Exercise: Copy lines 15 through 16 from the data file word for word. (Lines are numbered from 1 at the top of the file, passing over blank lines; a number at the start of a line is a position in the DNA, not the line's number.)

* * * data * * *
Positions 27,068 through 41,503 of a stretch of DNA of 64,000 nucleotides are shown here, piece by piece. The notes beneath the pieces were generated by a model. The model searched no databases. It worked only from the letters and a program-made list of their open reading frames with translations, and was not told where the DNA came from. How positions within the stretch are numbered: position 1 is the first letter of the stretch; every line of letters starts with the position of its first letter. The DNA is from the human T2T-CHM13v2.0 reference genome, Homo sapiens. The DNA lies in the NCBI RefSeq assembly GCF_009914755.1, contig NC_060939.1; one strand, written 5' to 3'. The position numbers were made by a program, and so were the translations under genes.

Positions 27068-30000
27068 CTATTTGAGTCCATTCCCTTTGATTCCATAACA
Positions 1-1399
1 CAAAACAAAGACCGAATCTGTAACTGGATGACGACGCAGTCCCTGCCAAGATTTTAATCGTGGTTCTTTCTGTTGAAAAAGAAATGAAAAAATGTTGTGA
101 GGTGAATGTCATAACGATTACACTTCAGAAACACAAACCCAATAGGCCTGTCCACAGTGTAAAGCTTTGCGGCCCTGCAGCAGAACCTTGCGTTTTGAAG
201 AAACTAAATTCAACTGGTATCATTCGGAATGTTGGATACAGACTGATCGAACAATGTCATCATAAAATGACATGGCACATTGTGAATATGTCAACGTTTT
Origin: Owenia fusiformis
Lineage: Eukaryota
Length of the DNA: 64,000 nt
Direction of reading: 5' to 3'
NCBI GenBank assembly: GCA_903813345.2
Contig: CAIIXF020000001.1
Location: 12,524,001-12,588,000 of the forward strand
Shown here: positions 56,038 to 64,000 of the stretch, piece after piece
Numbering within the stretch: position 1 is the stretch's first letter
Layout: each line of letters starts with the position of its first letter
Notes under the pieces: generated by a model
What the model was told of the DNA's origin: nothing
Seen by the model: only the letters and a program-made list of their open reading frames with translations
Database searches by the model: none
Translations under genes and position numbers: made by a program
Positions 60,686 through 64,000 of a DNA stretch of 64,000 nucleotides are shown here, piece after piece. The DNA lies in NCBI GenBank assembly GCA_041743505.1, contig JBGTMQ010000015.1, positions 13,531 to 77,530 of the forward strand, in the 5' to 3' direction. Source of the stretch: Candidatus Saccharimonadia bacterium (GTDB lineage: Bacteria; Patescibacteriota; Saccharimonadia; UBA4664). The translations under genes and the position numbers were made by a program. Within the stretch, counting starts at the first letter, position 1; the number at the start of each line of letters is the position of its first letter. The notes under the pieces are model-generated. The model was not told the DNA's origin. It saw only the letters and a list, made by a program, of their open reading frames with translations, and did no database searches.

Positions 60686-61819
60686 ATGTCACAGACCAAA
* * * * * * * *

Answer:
Shown here: positions 56,038 to 64,000 of the stretch, piece after piece
Numbering within the stretch: position 1 is the stretch's first letter